Design Pattern - Typesafe heterogeneous container (Java)

1 - About

Typesafe heterogeneous container pattern. Container meaning a list of objects.

A container instance is:

  • typesafe: when it will never return an Integer when you ask it for a String.
  • heterogenous: when all the keys in the collection can be of different types.

The implementation idea is to parameterize the key instead of the container. The generic class type Class<?> or Class.class will be the key of part of the key in the heterogenous object collection.

private Map<Class<?>, Object> heterogenousObjects = new HashMap<Class<?>, Object>();

The generic type system will guarantee that the type of the value agrees with its key. In the below example, we add the heterogenousObject and the type have the same type T.

public <T> void putHeterogenousObject(Class<T> type, T heterogenousObject);

3 - Example

  • A database row can have arbitrarily many columns, and it would be nice to be able to access all of them in a typesafe manner. You need one type parameter for each column.
  • A variables container

4 - Key

4.1 - Class object

A Class literal used as key is called a type token.

See Class Literals as Runtime-Type Tokens

4.2 - Custom type

A custom key type can also be used.

For example:

  • A DatabaseRow type representing a database row (the container),
  • and a generic type Column<T> as its key.

5 - Example

5.1 - Type token

It works because Class was generified in release 1.5.

The type of a class literal is no longer simply Class, but Class<T>. For example, String.class is of type Class<String>, and Integer.class is of type Class<Integer>.

  • API
public class Favorites {
    public <T> void putFavorite(Class<T> type, T instance);
    public <T> T getFavorite(Class<T> type);
}
  • Client
public static void main(String[] args) {
    Favorites f = new Favorites();
    f.putFavorite(String.class, "Java");
    f.putFavorite(Integer.class, 0xcafebabe);
    f.putFavorite(Class.class, Favorites.class);
    String favoriteString = f.getFavorite(String.class);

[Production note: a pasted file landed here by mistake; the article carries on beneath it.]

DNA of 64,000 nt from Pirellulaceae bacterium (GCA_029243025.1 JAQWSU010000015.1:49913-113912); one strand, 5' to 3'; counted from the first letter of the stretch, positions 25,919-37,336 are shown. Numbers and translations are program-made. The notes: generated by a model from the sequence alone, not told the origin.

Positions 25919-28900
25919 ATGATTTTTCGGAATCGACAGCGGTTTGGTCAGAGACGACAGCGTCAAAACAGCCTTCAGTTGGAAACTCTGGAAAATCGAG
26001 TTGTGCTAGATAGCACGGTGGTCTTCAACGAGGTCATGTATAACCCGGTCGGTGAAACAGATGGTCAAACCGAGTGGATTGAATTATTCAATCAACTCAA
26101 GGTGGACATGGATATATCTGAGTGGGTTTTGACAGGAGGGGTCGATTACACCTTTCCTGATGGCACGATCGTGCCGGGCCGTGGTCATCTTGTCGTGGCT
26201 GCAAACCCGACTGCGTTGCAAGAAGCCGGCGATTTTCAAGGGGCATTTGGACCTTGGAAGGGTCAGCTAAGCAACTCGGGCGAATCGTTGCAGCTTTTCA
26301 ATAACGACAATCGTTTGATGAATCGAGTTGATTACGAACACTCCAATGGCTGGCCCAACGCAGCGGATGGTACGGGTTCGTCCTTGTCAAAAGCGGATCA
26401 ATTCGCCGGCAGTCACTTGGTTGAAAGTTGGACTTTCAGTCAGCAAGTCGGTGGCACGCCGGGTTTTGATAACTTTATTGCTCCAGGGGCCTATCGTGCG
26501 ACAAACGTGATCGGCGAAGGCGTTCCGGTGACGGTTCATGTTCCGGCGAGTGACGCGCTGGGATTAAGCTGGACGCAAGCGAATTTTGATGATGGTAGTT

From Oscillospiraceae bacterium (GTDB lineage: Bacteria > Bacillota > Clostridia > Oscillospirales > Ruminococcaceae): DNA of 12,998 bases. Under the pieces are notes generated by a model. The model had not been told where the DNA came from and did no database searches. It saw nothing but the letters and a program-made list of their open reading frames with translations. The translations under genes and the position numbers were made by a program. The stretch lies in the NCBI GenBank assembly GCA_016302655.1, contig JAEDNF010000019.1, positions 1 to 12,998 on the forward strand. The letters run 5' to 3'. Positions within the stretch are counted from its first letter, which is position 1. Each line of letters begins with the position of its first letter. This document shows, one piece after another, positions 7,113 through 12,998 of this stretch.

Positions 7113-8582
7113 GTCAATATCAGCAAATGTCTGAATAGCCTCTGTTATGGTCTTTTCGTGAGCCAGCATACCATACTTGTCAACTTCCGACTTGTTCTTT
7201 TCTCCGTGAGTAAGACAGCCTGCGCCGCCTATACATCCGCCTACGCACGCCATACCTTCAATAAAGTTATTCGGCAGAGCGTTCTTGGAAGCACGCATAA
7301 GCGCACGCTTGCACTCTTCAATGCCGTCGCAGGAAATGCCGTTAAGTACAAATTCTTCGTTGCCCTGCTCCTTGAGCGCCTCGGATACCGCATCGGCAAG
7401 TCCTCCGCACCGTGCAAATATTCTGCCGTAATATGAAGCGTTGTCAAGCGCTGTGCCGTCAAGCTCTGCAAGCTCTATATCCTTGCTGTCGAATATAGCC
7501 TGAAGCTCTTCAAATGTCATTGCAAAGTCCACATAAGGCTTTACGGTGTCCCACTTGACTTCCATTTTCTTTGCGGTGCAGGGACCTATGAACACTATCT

int favoriteInteger = f.getFavorite(Integer.class);
    Class<?> favoriteClass = f.getFavorite(Class.class);
    System.out.printf("%s %x %s%n", favoriteString,
        favoriteInteger, favoriteClass.getName());
}
  • Container Implementation
public class Favorites {
    private Map<Class<?>, Object> favorites =
        new HashMap<Class<?>, Object>();
 
    public <T> void putFavorite(Class<T> type, T instance) {
        if (type == null)
            throw new NullPointerException("Type is null");
 
        // Achieving runtime type safety with a dynamic cast
        // Same trick can be found in the following implementations
        // checkedSet, checkedList, checkedMap, and so forth.
        favorites.put(type, type.cast(instance));
 
    }
 
    public <T> T getFavorite(Class<T> type) {
        return type.cast(favorites.get(type));
    }
}

5.2 - Custom Type

  • The custom type
public class Column<T> {
 
    private final Class<T> type;
 
    public Column(Class<T> type) {
        this.type = type;
    }
 
    public T cast(Object obj) {
        return obj == null ? null : type.cast(obj);
    }
}
  • The container implementation
import java.util.HashMap;
import java.util.Map;
 
public class DatabaseRow {
 
 
    private Map<Column<?>, Object> columns =
            new HashMap<Column<?>, Object>();
 
    public <T> void putColumn(Column<T> type, T instance) {
        if (type == null)
              throw new NullPointerException("Type is null");
 
        // Achieving runtime type safety with a dynamic cast
        // Same trick can be found in the following implementations
        // checkedSet, checkedList, checkedMap, and so forth.
        columns.put(type, instance.getClass().cast(instance));
 
    }
 
    public <T> T getColumn(Column<T> type) {
 
        return type.cast(columns.get(type));
    }
 
}
  • The client
public class DatabaseClient {
 
    public static void main(String[] args) {
        Column<Integer> integerColumn = new Column<Integer>(Integer.class);
        Column<String> stringColumn = new Column<String>(String.class);
 
        DatabaseRow databaseRow = new DatabaseRow();
        databaseRow.putColumn(integerColumn, 3);
        databaseRow.putColumn(stringColumn, "3");
 
        System.out.println("The integer + 1: "+ (databaseRow.getColumn(integerColumn)+1));
        System.out.println("The string: "+ databaseRow.getColumn(stringColumn));
 
    }
}
  • The output
The integer: 4
The string: 3

6 - Documentation / Reference

code/design_pattern/typesafe_heterogeneous_container.txt · Last modified: 2017/09/20 22:34 by gerardnico